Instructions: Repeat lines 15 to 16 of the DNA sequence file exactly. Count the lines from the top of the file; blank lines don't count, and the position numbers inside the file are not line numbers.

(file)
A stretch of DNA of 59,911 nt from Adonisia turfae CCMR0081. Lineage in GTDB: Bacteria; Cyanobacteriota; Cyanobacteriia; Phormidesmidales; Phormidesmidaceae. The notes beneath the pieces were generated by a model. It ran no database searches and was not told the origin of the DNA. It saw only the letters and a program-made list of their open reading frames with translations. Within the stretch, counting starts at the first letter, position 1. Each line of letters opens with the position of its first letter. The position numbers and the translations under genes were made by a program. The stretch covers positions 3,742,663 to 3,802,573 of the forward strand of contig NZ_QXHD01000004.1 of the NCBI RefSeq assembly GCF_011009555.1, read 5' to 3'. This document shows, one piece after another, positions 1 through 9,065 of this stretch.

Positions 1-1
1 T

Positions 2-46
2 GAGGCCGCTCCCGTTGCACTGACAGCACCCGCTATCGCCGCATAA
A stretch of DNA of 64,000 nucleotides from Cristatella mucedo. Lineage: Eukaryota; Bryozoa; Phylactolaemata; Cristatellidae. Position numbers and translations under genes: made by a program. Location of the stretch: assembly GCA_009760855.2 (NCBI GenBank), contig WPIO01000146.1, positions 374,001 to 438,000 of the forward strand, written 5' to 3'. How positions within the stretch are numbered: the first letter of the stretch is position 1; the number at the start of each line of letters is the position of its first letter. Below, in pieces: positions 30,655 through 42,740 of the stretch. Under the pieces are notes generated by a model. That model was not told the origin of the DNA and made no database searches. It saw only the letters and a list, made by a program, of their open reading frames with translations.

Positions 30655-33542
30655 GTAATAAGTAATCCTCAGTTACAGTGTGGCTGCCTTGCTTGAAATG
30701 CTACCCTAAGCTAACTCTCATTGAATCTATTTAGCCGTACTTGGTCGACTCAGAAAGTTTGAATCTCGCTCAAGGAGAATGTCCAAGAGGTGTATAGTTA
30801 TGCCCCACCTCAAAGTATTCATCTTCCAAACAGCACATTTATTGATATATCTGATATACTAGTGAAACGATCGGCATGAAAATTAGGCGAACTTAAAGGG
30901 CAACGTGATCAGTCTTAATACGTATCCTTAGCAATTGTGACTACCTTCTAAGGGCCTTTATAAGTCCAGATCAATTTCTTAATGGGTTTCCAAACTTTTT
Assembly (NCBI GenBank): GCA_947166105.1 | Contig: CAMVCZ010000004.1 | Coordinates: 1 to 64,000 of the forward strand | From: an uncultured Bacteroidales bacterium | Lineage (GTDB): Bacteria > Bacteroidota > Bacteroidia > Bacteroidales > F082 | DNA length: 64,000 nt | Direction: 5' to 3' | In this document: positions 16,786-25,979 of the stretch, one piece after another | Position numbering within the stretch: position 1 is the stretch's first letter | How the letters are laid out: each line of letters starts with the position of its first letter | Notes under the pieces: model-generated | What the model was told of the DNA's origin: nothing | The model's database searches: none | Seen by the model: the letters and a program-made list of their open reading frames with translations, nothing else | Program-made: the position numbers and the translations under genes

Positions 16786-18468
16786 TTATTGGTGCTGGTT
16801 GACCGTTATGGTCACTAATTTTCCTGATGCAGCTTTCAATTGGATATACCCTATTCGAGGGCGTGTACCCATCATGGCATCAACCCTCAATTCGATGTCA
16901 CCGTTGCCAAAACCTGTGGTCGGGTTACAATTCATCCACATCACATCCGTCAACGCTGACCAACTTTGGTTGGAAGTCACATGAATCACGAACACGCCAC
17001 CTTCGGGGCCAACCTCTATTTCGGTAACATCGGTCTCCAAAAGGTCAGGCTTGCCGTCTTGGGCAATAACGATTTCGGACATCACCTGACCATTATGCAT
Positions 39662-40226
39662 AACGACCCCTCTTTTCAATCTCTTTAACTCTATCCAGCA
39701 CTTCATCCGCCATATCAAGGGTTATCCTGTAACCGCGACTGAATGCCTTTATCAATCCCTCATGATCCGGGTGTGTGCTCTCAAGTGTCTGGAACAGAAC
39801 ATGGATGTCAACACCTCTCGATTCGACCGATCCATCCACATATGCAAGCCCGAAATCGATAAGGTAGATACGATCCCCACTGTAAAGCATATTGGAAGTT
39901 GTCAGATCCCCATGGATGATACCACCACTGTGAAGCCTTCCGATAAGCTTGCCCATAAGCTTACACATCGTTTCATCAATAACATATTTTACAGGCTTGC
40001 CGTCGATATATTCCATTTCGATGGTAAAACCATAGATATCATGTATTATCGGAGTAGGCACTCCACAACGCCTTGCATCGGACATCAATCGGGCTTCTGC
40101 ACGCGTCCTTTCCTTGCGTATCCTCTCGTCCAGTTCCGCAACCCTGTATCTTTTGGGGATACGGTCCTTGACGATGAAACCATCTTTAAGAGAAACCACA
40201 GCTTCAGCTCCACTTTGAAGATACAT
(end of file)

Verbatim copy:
16801 GACCGTTATGGTCACTAATTTTCCTGATGCAGCTTTCAATTGGATATACCCTATTCGAGGGCGTGTACCCATCATGGCATCAACCCTCAATTCGATGTCA
16901 CCGTTGCCAAAACCTGTGGTCGGGTTACAATTCATCCACATCACATCCGTCAACGCTGACCAACTTTGGTTGGAAGTCACATGAATCACGAACACGCCAC